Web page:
Different year, same result.

That's what the Oklahoma City Thunder are hoping for as they prepare to take on the Miami Heat in Game 4 of the NBA Finals on Tuesday.

The Heat, on the other hand, lead The Finals two games to one for the second straight season and plan on finishing things this time.

Consecutive wins in the series have the Heat, who lost to Dallas in the 2011 Finals after taking a 2-1 advantage, two victories shy of their first NBA championship since 2006 and LeBron James ever so close to his first title, one he has spent nine seasons chasing.

"We're a totally different team than we was last year when we was up 2-1," James said Monday. "We're a totally different team. We understand what it takes to win, we've used that motivation, and we will continue to use that motivation."

Miami dropped Game 4 in Dallas last year, kicking off a three-game slide that cost it a title.

"Last year is last year, and we're not going into a Game 4 on someone else's floor." James said. "We're going into a Game 4 on our floor with a lot of experience in this type of situation. We'll be ready. We love the challenge."

James has been spectacular in The Finals, averaging over 30 points and adding 10 rebounds per game. On Sunday the reigning MVP teamed with Dwyane Wade and Chris Bosh to score the final 15 points for Miami, which overcame a 10-point third-quarter deficit to earn a 91-85 win in Game 3.

"We understand our supporting cast is going to be there for us no matter what's going on throughout the game. But if the game gets tight, one of the three of us, or all three of us, have to make plays to bring home the win," sad James.

The Heat outscored the Thunder 31-15 from the free throw line and relied on that production when their offense stalled in the third. They managed just four field goals in the quarter, but went 13-for-14 from the charity stripe and battled back while Kevin Durant sat on the bench with four fouls.

"We fouled too many times," said Thunder coach Scott Brooks. "We've got to do a better job defending them without fouling."

James finished with 29 points and 14 rebounds, Wade scored 25 and Bosh had 10 and 11 rebounds. As a team, Miami shot just 37.8 percent from the field.

Durant, who was off on a potential tying baseline runner in the closing seconds of Game 2, had 25 points to pace Oklahoma City. Russell Westbrook scored 19 and pulled his team within one in the closing minutes, but later missed a potential game-tying three-pointer.

Sunday's action was a bit of a role reversal for the Heat, who jumped out to a double-digit leads in Games 1 and 2. The Thunder, though, avoided the sluggish start in this one and looked to grab control in the third after a back-and- forth first half.

Durant didn't miss a shot in the opening minutes of the third and poured in eight points, but he quickly picked up his fourth foul after helping his team to a 60-53 lead.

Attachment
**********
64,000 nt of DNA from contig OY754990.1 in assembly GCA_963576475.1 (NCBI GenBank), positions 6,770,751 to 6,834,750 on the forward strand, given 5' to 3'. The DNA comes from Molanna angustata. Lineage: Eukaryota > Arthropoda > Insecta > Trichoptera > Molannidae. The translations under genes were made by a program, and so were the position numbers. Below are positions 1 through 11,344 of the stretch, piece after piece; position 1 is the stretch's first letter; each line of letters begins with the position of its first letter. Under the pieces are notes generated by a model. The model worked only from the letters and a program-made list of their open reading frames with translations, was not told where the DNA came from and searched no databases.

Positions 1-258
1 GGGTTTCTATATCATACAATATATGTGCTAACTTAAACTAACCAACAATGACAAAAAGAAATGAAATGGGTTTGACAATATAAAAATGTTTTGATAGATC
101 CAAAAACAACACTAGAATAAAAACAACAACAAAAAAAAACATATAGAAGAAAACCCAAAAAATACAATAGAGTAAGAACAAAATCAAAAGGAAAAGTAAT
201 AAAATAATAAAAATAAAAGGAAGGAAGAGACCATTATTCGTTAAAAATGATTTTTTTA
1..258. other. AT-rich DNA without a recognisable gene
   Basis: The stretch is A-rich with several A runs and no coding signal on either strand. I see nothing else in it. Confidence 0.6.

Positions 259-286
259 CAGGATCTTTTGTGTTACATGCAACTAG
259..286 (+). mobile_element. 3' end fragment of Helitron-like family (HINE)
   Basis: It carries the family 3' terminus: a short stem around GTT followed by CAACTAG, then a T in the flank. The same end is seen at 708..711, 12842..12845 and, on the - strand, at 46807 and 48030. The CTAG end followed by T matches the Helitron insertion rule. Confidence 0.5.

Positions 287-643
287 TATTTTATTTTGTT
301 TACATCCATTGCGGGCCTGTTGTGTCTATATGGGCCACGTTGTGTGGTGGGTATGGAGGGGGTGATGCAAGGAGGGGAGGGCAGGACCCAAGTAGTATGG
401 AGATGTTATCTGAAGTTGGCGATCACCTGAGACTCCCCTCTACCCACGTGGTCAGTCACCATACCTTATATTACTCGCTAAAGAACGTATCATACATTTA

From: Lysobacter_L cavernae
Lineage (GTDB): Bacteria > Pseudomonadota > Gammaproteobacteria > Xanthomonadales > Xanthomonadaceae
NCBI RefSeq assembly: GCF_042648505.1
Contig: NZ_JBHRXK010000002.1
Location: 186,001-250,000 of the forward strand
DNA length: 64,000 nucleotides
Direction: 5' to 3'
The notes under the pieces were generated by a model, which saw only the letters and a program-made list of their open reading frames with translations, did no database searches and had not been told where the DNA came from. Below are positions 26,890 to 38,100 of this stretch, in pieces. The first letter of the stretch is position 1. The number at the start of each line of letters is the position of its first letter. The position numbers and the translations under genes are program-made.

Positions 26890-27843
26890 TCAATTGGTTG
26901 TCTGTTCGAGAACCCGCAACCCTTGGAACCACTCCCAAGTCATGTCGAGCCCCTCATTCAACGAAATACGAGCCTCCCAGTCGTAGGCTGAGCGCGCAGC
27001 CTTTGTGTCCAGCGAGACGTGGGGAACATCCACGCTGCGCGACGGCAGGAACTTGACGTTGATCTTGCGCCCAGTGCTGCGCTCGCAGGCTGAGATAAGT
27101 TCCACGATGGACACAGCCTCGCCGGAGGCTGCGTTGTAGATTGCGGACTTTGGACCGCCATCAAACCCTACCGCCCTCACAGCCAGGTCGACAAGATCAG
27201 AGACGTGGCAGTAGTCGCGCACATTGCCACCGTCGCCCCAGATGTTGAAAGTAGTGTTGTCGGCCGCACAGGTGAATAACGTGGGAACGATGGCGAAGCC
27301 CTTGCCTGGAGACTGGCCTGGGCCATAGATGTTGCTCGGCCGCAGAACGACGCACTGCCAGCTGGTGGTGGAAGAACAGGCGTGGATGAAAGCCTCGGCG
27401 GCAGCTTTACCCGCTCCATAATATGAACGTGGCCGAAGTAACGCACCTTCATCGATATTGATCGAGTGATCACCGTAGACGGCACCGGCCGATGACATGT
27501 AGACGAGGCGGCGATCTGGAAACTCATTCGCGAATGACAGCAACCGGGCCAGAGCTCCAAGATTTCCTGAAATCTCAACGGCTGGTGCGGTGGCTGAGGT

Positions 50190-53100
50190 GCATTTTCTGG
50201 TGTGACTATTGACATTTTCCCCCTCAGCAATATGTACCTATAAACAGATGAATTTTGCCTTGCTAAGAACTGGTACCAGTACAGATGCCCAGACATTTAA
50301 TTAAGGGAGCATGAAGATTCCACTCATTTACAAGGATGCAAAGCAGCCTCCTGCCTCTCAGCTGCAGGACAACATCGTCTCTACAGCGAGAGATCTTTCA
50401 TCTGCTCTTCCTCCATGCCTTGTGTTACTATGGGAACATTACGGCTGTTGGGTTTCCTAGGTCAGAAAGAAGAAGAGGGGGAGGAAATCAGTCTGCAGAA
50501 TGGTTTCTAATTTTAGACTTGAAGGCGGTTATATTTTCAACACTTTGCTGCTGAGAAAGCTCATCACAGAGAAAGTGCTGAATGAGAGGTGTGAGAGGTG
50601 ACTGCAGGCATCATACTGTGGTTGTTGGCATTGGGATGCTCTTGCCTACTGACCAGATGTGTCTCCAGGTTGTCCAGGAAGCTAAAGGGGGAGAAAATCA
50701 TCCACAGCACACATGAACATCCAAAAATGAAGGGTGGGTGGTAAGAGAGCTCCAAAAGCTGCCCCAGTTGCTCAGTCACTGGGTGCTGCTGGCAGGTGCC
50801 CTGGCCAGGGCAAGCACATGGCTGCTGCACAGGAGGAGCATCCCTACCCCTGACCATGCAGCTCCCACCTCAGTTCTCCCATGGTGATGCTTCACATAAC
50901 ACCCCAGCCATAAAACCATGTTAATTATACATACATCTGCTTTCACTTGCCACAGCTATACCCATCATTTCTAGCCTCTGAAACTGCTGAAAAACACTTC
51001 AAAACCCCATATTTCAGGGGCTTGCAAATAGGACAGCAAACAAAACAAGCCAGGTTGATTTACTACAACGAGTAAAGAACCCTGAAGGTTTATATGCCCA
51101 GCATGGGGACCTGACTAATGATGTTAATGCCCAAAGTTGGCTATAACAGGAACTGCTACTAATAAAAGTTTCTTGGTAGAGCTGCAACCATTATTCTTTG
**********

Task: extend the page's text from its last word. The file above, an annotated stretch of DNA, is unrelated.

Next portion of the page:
With their offensive juggernaut on the bench, the Thunder initially pushed the advantage to 10 on a four-point play from Derek Fisher, but the Heat methodically reclaimed the lead at the line.

Six of those free throws came on back-to-back possessions, when Shane Battier and James Jones were fouled while attempting three-pointers. Later, Wade hit a pair from the line, then found James in the corner for a trey and a 69-67 lead entering the fourth.

"We fouled their three-point shooters, gave them six points when we were up 10," said Brooks. "It was the right call. We fouled both shooters."

Wade and James struck again midway through the final quarter, combining for an 8-0 run which turned a one-point deficit into a permanent advantage. They highlighted the burst with consecutive three-point plays, both of which came off Thunder turnovers.

The Thunder managed to make one last push, sparked by Thabo Sefolosha's strip of Wade near midcourt. The long-armed defender came up with the loose ball and drove in for a reverse layup over the outstretched arms of Wade.

The improbable finish made it 86-83 and Westbrook buried a pull-up jumper off of a Wade miss with 1:30 left, but Miami fittingly sealed the win from the stripe.

"We were down 2-0 against San Antonio (in the West finals) and everybody thought the series was over," Brooks said. "But I know our guys, they're very competitive, they're very resilient. They've always showed that type of effort every game, and we've always been a great bounce-back team."

Miami, which lost in six games to Dallas in lat year's finals, and OKC split a pair of regular season meetings with Oklahoma City forcing 21 turnovers and rolling to a 103-87 victory at home on March 25 before the Heat rallied for a 98-93 win in Miami on April 4.

These two franchises have never met in the postseason before and each have one NBA championship on their resume. The Heat topped the Mavs in six games back in 2006 while the Thunder won a title in 1979 as the Sonics, besting the Washington Bullets in five.

Game 5 of the series will take place on Thursday in Miami.